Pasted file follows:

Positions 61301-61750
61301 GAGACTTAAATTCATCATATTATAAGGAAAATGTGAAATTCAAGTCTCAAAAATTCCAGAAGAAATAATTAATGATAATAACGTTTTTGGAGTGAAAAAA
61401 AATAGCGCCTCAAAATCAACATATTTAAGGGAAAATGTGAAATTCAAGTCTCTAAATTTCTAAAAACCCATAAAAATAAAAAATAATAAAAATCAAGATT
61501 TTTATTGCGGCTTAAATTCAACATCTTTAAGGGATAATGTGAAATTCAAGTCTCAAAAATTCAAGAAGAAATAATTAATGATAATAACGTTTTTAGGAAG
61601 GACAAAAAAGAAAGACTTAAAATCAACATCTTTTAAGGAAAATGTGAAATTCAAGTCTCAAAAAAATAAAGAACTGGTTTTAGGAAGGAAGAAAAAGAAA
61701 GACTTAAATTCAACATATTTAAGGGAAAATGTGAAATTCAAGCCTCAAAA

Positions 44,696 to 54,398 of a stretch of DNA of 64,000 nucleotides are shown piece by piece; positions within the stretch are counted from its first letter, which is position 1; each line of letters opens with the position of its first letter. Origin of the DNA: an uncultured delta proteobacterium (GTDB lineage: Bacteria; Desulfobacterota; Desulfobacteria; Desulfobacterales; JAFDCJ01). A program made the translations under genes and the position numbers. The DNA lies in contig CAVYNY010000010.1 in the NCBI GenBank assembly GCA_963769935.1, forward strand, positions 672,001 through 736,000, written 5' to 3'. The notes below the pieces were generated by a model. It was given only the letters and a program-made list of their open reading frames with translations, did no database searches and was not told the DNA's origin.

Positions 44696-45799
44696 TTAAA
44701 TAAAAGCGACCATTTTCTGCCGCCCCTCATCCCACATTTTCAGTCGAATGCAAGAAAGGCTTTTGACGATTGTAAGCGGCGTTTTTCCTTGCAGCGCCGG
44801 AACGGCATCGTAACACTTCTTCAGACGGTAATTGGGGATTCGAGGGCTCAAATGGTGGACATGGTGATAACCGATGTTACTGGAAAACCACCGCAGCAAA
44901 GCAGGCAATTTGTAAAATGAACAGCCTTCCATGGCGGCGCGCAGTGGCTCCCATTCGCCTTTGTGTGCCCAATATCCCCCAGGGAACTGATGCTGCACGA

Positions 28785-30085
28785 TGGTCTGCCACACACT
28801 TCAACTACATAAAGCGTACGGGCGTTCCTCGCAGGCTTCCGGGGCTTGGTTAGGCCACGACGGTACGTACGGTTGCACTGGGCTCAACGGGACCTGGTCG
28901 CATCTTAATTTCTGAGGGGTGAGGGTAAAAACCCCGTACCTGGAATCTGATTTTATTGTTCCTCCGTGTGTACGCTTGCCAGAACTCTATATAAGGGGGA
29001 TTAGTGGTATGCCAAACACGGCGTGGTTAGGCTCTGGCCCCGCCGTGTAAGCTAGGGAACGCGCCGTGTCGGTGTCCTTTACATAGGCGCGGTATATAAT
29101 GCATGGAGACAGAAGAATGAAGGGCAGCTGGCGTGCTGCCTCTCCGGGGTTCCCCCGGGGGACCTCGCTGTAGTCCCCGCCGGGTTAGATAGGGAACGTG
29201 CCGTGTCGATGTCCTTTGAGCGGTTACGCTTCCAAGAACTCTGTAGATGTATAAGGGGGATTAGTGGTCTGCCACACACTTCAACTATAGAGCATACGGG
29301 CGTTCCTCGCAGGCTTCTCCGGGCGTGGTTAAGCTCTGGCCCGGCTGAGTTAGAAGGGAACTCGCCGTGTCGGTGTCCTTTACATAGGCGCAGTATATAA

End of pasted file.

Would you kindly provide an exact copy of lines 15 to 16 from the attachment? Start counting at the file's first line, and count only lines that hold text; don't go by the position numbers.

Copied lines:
28801 TCAACTACATAAAGCGTACGGGCGTTCCTCGCAGGCTTCCGGGGCTTGGTTAGGCCACGACGGTACGTACGGTTGCACTGGGCTCAACGGGACCTGGTCG
28901 CATCTTAATTTCTGAGGGGTGAGGGTAAAAACCCCGTACCTGGAATCTGATTTTATTGTTCCTCCGTGTGTACGCTTGCCAGAACTCTATATAAGGGGGA